International Antitrust Negotiations And The False Hope Of The Wto, Anu Bradford Jan 2007

International Antitrust Negotiations And The False Hope Of The Wto, Anu Bradford

Faculty Scholarship

Multinational corporations (“MNCs”) operate today in an increasingly open global trade environment. While tariff barriers have collapsed dramatically, several states and numerous scholars have raised concerns that the benefits of trade liberalization are undermined by various non-tariff barriers (“NTBs”) to trade, including the anticompetitive business practices of private enterprise. As a result, demands to link trade and antitrust policies more closely by extending the coverage of the World Trade Organization (“WTO”) to incorporate antitrust law have gathered momentum over the last decade.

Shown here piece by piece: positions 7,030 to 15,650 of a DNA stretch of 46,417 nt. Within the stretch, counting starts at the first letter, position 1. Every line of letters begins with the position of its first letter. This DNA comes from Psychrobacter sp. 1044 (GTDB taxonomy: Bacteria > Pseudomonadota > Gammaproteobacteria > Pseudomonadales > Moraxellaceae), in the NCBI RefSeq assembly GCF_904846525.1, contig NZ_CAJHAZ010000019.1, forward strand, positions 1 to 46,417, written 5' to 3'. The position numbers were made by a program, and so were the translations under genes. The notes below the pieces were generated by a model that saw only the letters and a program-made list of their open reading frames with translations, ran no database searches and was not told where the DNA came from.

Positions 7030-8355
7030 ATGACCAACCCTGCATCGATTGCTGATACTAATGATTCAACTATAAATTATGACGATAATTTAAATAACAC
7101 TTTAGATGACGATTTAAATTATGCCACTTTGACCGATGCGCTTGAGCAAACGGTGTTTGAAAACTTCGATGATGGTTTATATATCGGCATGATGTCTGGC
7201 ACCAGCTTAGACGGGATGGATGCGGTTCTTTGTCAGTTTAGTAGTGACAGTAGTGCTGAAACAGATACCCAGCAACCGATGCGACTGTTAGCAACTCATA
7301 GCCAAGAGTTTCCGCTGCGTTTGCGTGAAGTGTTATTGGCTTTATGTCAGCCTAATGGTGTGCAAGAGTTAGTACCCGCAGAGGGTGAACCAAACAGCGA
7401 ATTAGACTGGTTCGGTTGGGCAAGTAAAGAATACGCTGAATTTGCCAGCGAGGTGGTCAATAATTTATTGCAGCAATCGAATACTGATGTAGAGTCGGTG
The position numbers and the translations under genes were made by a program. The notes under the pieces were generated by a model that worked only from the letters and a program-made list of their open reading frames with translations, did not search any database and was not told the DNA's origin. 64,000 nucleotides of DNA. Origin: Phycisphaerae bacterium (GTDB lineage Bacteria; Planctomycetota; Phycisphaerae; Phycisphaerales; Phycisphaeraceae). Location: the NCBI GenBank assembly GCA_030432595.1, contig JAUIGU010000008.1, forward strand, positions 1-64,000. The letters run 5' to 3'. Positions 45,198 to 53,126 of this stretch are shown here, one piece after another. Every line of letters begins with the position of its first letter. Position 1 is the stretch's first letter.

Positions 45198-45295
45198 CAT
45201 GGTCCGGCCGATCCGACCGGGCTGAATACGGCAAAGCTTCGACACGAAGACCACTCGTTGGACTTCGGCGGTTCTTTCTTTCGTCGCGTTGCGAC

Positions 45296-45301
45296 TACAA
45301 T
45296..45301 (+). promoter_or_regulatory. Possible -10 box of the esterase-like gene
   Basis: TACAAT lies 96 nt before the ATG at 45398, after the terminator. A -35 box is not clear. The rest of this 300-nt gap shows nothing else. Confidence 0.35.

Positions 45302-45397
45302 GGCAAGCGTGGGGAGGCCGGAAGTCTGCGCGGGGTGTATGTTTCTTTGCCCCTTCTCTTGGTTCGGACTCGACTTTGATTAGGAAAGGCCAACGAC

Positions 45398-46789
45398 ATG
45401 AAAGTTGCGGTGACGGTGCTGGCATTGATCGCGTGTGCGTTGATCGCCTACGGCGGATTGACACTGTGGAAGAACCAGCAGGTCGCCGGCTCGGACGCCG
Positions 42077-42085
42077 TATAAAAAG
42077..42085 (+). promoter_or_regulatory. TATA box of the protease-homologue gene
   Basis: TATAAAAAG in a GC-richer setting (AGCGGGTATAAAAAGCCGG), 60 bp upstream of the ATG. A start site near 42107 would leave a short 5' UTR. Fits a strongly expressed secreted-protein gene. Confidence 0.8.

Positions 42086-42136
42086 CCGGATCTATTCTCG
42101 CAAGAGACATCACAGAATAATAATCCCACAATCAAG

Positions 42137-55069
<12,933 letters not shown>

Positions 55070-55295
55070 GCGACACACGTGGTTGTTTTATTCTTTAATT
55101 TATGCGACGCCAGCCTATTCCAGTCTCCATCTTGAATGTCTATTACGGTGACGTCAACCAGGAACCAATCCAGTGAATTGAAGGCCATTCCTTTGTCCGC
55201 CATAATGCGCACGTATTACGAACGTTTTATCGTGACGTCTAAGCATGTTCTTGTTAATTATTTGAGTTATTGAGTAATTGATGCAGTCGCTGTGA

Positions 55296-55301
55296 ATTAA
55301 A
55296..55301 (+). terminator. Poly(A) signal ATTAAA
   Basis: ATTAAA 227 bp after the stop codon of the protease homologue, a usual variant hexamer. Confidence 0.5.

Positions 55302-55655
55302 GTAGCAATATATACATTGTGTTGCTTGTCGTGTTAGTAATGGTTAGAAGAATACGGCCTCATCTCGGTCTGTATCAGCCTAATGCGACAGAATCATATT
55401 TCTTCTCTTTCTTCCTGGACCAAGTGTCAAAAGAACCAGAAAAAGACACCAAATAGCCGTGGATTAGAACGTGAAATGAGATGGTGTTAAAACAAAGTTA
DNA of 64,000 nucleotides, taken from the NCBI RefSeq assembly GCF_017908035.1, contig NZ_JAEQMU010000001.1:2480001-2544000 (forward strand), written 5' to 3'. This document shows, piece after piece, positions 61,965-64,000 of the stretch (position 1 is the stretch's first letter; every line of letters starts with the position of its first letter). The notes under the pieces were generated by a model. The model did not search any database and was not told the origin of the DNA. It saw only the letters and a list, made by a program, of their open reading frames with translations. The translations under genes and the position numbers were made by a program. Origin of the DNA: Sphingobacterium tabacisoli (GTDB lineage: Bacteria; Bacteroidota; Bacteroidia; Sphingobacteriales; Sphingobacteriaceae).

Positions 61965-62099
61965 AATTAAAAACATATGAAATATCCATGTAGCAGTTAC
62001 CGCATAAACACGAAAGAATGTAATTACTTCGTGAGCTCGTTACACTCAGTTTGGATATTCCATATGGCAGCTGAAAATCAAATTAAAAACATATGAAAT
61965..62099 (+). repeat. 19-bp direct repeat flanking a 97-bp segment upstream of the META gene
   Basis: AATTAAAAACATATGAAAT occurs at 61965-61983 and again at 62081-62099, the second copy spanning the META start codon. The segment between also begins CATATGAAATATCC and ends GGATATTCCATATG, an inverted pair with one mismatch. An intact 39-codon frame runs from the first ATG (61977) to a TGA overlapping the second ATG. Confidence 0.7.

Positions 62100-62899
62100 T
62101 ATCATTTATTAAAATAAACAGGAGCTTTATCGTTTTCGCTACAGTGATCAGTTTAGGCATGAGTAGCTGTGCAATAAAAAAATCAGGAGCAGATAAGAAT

Changing Name Changing: Framing Rules And The Future Of Marital Names, Elizabeth F. Emens Jan 2007

Changing Name Changing: Framing Rules And The Future Of Marital Names, Elizabeth F. Emens

Faculty Scholarship

Marital names shape our ideas about marriage, about our children, and about our selves. For about a hundred years, American states required married women to take their husbands' names in order to engage in basic civic activities such as voting. While the law no longer requires women to change their names, it still shapes people's decisions about marital names in both formal and informal ways.

For example, the formal legal default rule in most places is that both spouses keep their premarital names. This rule is minoritarian for women, which means it imposes a range of social costs on ...


Judge Richard Posner On Civil Liberties: Pragmatic Authoritarian Libertarian, Bernard E. Harcourt Jan 2007

Judge Richard Posner On Civil Liberties: Pragmatic Authoritarian Libertarian, Bernard E. Harcourt

Faculty Scholarship